As the great outdoors beckon, Riverfront Commons comes into focus

As the weather gets nicer and Daylight Savings time returns, thoughts naturally turn to the great outdoors and opportunities to run, bike, play sports or simply go for a walk.
And what better place is there to enjoy those outdoor activities in Northern Kentucky than a spot along the Ohio River? It’s hard to beat those views of downtown Cincinnati and surrounding hills and your access to restaurants, shops and other amenities in the riverfront towns.
Those towns continue working to better connect their population centers and business districts with the Ohio River (and the Licking River), while a long-term effort to connect the towns with each other via the Riverfront Commons walking/biking trail continues as well. City and regional leaders tout the investments in connectivity a win-win for all of NKY.
“We believe that enhanced public spaces and interaction with the rivers will create a sense of pride for each riverfront community and stimulate the local economy,” says Wade Johnston, Regional Trails Coordinator of Tri-State Trails for Green Umbrella, which is overseeing creation of a connected network of multi-use trails throughout the tristate region.
Johnston says a key to successful development along NKY’s riverfront is creating public spaces that can accommodate community events and connect pedestrians and bike riders to surrounding residential areas.
“From an economic perspective, pedestrians and cyclists are more likely to stop in a storefront and spend money, compared to a person driving by at 35 or 45 mph,” he says. “Ultimately, it benefits NKY to make the urban areas walkable and attractive to residents so more people choose to live, work and play here.”
Local leaders clearly see the benefits of a connected riverfront.
“Bellevue would wither and die if we weren’t connected with our neighboring communities,” Bellevue City Councilman Ryan Salzman says. “We need to keep these arteries open and the blood flowing for economic development. And connections like Riverfront Commons send a clear message to developers that we’re open to working together to get things done.”
Covington City Manager Larry Klein agrees with Riverfront Commons’ connectivity goals.
“We don’t want to compete with what’s across, down or up the river, we want to add to it,” Klein says. “By working collaboratively we can leverage resources between cities and states, increasing the scale of individual projects and creating a unique regional asset that’s on par with any in the country.”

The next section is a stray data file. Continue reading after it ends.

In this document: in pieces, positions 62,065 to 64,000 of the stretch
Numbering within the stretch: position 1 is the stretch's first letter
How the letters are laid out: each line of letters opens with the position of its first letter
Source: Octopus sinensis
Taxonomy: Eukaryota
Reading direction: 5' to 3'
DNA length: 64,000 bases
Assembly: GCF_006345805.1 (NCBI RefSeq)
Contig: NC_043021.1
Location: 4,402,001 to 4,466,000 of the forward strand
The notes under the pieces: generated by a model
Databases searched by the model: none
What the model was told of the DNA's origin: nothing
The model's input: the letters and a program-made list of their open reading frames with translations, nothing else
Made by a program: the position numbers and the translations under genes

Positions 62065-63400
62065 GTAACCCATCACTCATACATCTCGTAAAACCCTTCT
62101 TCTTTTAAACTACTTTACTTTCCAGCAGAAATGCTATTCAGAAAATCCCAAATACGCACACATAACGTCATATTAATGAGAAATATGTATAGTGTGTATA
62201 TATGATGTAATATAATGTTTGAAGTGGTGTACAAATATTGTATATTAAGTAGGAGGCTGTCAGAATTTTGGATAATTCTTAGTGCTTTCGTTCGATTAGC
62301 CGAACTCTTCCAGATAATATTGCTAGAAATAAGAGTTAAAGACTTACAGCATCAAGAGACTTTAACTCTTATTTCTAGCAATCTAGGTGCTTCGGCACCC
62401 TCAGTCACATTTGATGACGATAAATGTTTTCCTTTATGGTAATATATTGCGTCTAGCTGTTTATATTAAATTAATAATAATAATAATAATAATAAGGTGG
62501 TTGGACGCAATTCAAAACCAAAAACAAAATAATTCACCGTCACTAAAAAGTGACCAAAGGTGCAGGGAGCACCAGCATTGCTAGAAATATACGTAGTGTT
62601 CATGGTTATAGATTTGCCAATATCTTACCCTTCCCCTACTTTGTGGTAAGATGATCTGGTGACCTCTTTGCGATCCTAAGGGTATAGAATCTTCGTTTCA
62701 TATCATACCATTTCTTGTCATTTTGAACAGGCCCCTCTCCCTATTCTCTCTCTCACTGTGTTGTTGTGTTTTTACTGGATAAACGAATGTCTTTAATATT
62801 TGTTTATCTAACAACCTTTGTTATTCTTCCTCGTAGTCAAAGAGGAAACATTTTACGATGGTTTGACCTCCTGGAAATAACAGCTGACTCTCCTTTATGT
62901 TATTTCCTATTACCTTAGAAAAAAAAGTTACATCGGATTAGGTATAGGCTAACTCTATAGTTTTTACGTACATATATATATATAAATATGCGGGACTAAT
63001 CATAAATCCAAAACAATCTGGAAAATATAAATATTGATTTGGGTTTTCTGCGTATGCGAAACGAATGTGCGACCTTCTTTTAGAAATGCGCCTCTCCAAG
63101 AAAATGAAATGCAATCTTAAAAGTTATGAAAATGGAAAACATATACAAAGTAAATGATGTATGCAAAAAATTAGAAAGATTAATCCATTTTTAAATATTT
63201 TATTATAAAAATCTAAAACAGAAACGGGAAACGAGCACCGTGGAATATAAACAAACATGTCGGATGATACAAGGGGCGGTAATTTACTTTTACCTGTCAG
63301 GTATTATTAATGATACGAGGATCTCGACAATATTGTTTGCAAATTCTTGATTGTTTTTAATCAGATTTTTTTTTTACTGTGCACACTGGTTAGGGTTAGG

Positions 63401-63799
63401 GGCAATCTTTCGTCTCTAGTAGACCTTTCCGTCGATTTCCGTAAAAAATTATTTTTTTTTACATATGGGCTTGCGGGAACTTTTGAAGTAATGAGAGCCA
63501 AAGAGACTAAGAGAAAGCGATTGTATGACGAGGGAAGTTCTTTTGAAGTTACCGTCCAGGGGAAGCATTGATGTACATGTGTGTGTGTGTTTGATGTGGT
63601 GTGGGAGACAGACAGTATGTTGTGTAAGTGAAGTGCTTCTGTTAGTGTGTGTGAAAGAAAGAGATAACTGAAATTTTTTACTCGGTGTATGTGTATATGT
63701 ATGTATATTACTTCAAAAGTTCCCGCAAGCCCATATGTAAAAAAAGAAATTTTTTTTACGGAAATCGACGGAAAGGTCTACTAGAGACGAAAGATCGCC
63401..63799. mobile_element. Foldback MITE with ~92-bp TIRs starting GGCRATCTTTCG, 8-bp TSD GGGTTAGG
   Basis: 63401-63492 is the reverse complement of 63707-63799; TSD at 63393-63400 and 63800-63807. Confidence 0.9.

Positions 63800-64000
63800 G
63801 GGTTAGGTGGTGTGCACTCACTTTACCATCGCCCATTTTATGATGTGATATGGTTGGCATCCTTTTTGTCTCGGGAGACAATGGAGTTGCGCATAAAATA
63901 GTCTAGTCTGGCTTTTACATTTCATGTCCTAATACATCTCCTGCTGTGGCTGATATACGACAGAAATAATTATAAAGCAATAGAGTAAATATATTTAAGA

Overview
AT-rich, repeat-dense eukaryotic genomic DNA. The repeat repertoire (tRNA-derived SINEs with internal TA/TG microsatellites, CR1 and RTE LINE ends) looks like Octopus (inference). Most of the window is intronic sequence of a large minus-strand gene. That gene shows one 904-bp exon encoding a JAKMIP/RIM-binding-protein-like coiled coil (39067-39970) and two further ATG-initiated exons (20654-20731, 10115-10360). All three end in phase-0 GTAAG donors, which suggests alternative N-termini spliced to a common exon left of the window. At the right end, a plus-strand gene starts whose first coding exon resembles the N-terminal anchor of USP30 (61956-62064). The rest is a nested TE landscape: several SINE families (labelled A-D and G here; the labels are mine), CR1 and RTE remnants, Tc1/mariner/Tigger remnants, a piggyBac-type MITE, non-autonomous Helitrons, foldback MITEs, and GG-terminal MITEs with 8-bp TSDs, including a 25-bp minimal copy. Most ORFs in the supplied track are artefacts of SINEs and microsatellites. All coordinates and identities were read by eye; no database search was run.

Riverfront Commons starts filling in gaps
Southbank Partners has taken the lead in fulfilling a vision for one paved walking/biking trail connecting Ludlow on the western riverfront all the way to Dayton and Ft. Thomas in the east. Small sections already exist on the Newport and Dayton floodwalls, but the next few months will see lots of activity to start filling in the gaps.
Southbank Partners President Jack Moreland says one of the first things people will notice is new signage touting “River Commons: Where It All Flows Together.” Signs have been fabricated and are being given to each city to use as they see fit, he says; Bellevue is the first with specific plans to deploy them this summer.
“It’s an attempt to roll out the Riverfront Commons brand before we really have a finished trail,” Moreland says, noting the full 11-mile vision remains years away from completion. “The signs have a unified Riverfront Commons theme and logo but allow each city to personalize them to highlight what they want to promote.”
Here’s a rundown of activity expected in the near future around building out and filling in the Riverfront Commons vision (moving west to east):
Ludlow: Moreland says that phases 1 and 2 of the trail extension into Ludlow from its Covington border are fully funded and ready to be bid for design and construction. The trail will interact with Memorial Park and Ludlow High School and connect with designated feeder streets to take walkers and bikers up the hill into Devou Park.
Covington: The city received federal and state grants last Fall to help fund a $10 million riverfront transformation, which includes connections to Riverfront Commons. See more details below under “Covington banking on ripple effect.”
Newport: The most visible construction activity on the NKY riverfront might be where Aqua on the Levee and Hampton Inn & Suites are making progress at either side of Newport on the Levee. In the same area, work begins this summer on small bridges to connect the Taylor Southgate Bridge to existing floodwall trails on both sides, allowing walkers and bikers direct access to cross the river into Cincinnati.